Tuesday, 20 January 2015

Top 10 of 2014



In 2014 the world finally spun off its axis into a suffocating vortex of incomprehension (just like the last half of Interstellar). Yet consolation was always available in the form of culture, which continued despite the progressing apocalypse. The next few posts will include some of this year's cultural consolers and a few of its challengers too - from Chekhov to Aphex Twin, the Oxford historian Selina Todd to the posthumous Vaclav Havel, Gang of Four to Gyorgy Lucacs, Nietzsche to the economist Thomas Piketty and many more.


4. Capital in the Twenty-First Century by Thomas Piketty





Read the article I wrote for New Left Project on Piketty, Stiglitz and liberal reformism here

Thomas Piketty, a Parisian economist, was plucked from data-churning obscurity last year in the wake of his book Capital in the Twenty-First Century. It is not difficult to see why: here Piketty combined a lifetime's devotion to data analysis with generalising, sweeping insight. There is both elegance and statistical weight to his much-cited formula that, where the average annual rate of return to capital (in the form of profits, dividends, interest, rents, and more) exceeds the level of growth in an economy for a long time, a "force of divergence" will concentrate wealth in fewer hands. Written in the form r>g (where r is the rate of return and g is growth of output), Piketty thus has a formula which demonstrates what is happening to wealth in especially, but not exclusively, the advanced capitalist economies. Piketty explains the divergence as a result of slowing growth, itself caused by dwindling population growth. He explains that, in conditions where returns to capital are high relative to growth rates, the owners of capital "need save only a portion of their income from capital to see that capital grow more quickly than the economy as a whole." (25) Wealth for the very rich will therefore increase very quickly while income to labour will stagnate with growth. Inherited wealth will come to dominate wealth earned "meritocratically" through hard work and achievement.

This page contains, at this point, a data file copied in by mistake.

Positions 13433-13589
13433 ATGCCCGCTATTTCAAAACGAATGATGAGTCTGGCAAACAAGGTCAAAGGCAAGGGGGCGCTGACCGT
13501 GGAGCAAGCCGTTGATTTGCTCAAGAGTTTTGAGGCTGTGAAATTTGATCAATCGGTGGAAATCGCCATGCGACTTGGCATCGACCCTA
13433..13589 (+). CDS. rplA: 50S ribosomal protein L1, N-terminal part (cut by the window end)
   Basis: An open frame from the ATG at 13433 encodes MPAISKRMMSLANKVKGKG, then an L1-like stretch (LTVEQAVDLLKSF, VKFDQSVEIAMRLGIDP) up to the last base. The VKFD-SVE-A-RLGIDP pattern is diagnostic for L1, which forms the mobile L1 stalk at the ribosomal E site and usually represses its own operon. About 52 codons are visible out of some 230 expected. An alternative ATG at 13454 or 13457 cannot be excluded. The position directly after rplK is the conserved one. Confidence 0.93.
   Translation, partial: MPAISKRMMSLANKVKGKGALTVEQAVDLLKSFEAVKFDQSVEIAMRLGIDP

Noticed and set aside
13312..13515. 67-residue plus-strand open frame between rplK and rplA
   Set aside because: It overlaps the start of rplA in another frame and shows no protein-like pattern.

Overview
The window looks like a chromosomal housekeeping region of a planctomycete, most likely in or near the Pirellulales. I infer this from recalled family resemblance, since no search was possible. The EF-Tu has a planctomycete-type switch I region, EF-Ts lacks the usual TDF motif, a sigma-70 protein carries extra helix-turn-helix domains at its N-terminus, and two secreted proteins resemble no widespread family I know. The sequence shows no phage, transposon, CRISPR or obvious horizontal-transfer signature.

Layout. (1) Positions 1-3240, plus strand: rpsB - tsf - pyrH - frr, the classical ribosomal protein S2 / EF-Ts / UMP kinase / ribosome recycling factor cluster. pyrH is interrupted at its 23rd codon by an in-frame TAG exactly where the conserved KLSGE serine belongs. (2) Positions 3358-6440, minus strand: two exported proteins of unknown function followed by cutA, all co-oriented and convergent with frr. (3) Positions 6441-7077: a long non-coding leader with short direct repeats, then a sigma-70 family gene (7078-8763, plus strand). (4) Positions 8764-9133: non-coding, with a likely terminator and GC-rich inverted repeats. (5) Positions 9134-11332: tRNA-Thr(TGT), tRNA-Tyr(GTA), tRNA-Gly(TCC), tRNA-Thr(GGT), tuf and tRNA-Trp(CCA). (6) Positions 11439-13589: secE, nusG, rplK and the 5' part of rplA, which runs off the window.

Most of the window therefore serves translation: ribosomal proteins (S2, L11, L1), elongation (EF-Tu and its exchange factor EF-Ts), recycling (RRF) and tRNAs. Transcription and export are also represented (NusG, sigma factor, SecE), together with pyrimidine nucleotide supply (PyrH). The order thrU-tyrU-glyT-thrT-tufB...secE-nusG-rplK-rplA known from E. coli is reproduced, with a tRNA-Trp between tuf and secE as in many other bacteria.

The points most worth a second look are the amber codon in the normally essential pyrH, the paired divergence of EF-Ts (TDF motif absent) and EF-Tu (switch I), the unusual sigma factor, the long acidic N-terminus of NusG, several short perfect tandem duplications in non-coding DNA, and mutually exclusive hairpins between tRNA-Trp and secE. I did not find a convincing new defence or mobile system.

As I recently explored in an article for New Left Project, this analysis has put fire in the bellies of reforming, though ideologically quite "bourgeois", liberal economists like Paul Krugman and Joseph Stiglitz. Together they are turning their collective ire on inherited as opposed to earned wealth in a perceived showdown between meritocracy and plutocracy. Piketty himself, in his penchant for rationalism and the "cadastral survey", has clear sympathies for the ideals of the bourgeois republic. Good data, he claims, will save us all from the woes of bad distribution. 

His fatal flaw, however, is in the failure to deeply contextualise the historical data which he so ably surveys: Where, after all, did the great leaps forward of nineteenth and twentieth century growth rates come from? What happens to the capital that the wealthy do invest - why is it not generating growth? Or why, in the advanced capitalist west of the twentieth-first century, might growth be tailing off? As I suggest - following Wolfgang Streeck in the New Left Review - western capital may be confronting insuperable barriers to its future expansion. Without the high growth rates which funded the distributive losses to capital of the era of democratic suffrage, can capitalism in the west continue to afford democracy? Or, put in Marxist terms, with declining growth rates since the 1960s, and with the developmental fruits of increasingly competitive markets being captured by emerging economies as opposed to the old western industrial juggernauts, capital in the west must find a way of increasing its "rate of exploitation" (s/v, the ratio of surplus value to variable capital) through intensification of labour or it must find newly monopolisable commodities (hence the scramble to commodify, through patents and branding and intellectual property, ideas as opposed to physical goods as such).